Lim Wei-Ling’s incarnations are many. Jewellery maker, artist, and gallerist at Wei-Ling Contemporary. This year saw her spearheading Malaysia’s Pavilion at the 58th International Art Exhibition of La Biennale di Venezia. It started with a letter to the prime minister. “I approached him to request his blessing for this project and was delighted that we shared the same vision of elevating Malaysian art into the international arena.”
In just four months, Lim pulled everything together. May 9, 2019 saw the inaugural Malaysian pavilion launch with four eminent Malaysian artists: Anurendra Jegadeva, H.H. Lim, Ivan Lam, and Zulkifli Yusoff. The exhibition ‘Holding Up a Mirror’ deals with the concept of identity within the larger context of society, weaving personal narratives into a shared fabric of public consciousness that is diverse, yet unified.
Back home, Wei-Ling Contemporary’s curated projects and exhibitions change regularly. Boundaries are pushed through multi-disciplinary works, installations, and interactive pieces. Currently, ‘The Buddhist Bug: A Creation Mythology’ by Anida Yoeu Ali, combines live performance, installation, photography, and video art.
Wei-Ling Contemporary, RT-1, 6th Floor, The Gardens Mall.
Ilham Gallery’s gift shop offers delicious cakes alongside artisanal crafts and witty educational material. There’s Kleptopoly—a monopoly set with local avatars teaching asset declaration and “saying no to the rule of theft”.
This shop is indicative of gallery director Rahel Joseph’s passion not just for what’s on the walls but within the entire space. Profits help fund weekly public programmes, from children’s events to theatre, music, book launches, film screenings, workshops, and academic talks. Serious yet deceptively funny, Joseph has coupled experiences from her legal background with a love for visual arts and the written word to build art literate audiences from the ground up.
Exhibitions veer from playful to political, often regionally relevant. Hangings like Era Mahathir, Pago Pago, Chia You Chian: Private Lives, and Rediscovering Forgotten Thai Masters of Photography are pulled together by a team including creative director Willie Valentine, respected curators, and art academics. Emotive frameworks interrogate heritage and the speeded up social evolution of recent times.
A non-commercial private gallery, Ilham bridges the gap between institutional and commercial. Anyone can walk in, absorb, be inspired, learn, and utilise the resource centre, which appeals to both those engaged in the arts and those for whom art is a new experience.
Ilham Gallery, Levels 3 & 5, Menara Ilham, 8 Jalan Binjai, Kuala Lumpur.
“Collect. Exhibit. Educate.” Zanita Anuar speaks of her role at our National Art Gallery. The collecting described involves identifying those Malaysian works that bring depth to the national cultural repository. Reinvigorated, Malaysia hears louder voices questioning direction, interference or relevance in our National Art Gallery. It takes diplomatic agility to deal with challengers and detractors.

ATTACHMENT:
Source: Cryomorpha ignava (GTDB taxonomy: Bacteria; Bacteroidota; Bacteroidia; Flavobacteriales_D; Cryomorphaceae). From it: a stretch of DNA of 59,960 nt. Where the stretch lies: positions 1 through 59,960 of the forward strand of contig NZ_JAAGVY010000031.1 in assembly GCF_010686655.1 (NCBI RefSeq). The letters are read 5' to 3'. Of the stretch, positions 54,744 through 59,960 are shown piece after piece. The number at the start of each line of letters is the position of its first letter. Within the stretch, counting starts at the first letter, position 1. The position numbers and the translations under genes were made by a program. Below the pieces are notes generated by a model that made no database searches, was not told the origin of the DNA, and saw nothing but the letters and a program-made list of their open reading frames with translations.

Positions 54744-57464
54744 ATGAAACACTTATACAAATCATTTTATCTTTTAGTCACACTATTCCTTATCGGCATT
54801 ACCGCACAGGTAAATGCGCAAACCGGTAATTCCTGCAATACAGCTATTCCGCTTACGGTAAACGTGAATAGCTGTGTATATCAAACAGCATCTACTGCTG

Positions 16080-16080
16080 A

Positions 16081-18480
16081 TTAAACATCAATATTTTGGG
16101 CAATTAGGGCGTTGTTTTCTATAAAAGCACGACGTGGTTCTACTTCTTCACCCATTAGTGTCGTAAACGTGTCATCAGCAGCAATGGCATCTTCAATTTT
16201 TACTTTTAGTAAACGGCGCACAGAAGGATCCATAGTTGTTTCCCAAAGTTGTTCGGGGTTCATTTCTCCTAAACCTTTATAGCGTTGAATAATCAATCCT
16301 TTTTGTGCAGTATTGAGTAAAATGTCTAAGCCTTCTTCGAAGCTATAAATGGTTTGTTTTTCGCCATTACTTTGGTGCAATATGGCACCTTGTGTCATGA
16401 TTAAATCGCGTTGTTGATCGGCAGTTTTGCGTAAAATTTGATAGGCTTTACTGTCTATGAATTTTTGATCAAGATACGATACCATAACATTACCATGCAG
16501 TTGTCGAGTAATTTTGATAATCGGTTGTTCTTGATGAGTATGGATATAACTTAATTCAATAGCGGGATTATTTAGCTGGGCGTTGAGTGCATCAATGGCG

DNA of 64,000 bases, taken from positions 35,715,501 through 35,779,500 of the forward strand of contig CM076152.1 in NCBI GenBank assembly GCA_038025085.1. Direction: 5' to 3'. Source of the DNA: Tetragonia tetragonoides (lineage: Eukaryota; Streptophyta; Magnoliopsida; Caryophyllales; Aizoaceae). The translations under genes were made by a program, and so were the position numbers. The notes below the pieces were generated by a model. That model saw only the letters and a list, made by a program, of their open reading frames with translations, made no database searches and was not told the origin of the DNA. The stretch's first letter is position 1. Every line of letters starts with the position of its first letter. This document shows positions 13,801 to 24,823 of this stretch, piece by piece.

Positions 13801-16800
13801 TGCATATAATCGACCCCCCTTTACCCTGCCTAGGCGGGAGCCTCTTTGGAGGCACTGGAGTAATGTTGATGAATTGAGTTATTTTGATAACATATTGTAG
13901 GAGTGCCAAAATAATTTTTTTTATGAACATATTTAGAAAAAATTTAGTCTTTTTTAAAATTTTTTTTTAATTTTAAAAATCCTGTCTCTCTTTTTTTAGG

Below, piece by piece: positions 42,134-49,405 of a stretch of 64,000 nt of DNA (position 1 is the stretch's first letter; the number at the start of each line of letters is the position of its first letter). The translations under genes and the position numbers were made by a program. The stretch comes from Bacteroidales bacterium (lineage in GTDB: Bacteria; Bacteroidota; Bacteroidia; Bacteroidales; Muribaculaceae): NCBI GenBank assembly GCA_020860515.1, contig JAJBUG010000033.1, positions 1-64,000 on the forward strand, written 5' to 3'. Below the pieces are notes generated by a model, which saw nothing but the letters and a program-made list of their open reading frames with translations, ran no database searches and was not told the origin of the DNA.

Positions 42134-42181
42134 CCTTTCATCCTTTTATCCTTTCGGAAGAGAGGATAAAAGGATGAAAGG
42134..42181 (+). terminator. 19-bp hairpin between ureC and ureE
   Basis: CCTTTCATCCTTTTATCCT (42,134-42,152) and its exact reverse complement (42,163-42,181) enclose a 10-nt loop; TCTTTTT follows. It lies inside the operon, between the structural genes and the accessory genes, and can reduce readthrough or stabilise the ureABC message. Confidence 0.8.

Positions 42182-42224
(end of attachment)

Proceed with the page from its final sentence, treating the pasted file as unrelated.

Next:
Zanita walks me through selected hangings. The expressionist blend of architecture and pop art that Suhaimi Fadzir employs in the use of utilitarian objects. His life questions are reminiscent of Robert Rauschenberg. Is the trajectory Malaysian art is taking institutionalisation itself, a western concept? Who Gave Birth To The Great White One asks Yap Sau Bin. “We owe it to the artists, who have a message to share, to ask these questions. What does the nation own?”
The Young Contemporaries competition is a source of pride. “I leave it to the younger curators but it’s very exciting to watch this come together.” The exhibition is a fertile playground of the provocative. There is clever political cartoonery in one installation. Therapeutic contemplation in another. A modern parody on bomohs, with acronym ABU (remember that?), showing the artist’s power to “artify” old messages.
We discuss cultural and visual literacy over laksa at the gallery cafe. Of preservation and restoration. Of anthropology and ‘knowing oneself’. Is there a shelf life in artworks? Well, there’s Zanita—blowing the cobwebs off since 1995.
National Art Gallery, 2 Jalan Temerloh, Titiwangsa, Kuala Lumpur.
Suryani Senja Alias
Down a leafy Bukit Tunku driveway, I follow a red-brick path to the intimate space of Cult Gallery. Cult—a following or devotion. “It’s provocative and it’s meant to be,” says founder Suryani Senja Alias. “I hope to influence the way people think about art and culture.”
Cult opened in 2016 and averages three shows a year. Realising they had a good space and great network, Suryani and her husband—Malaysian artist and Cult creative director Ahmad Zakii Anwar—wanted a platform to address art issues.
Cult holds an annual charity show for Sisters In Islam, an NGO promoting justice for women in Islam. In addition to well-known names such as Zakii or Jalaini Abu Hassan, Cult showcases a wide spectrum of emerging artists, with diverse mediums from performance to sculpture. Furthering an exploration of diversity, a book celebrating women in art is planned. Suryani postulates that women artists have traditionally been somewhat overlooked, leading to bolder choices in their work. Artists such as Nadiah Bamadhaj, who powerfully layers her work, Datuk Sharifah Fatimah, whose art graces the MOMA collection, or Sarawakian sculptor Anniketyni Madian, whose wooden sculptures are virile and feminine.
“Art is often emotive or instinctive but in bringing great art to the general public it should also speak as a response to important socio-political issues facing communities today.”
Cult Gallery, 10A Persiaran Bukit Tunku, Kuala Lumpur.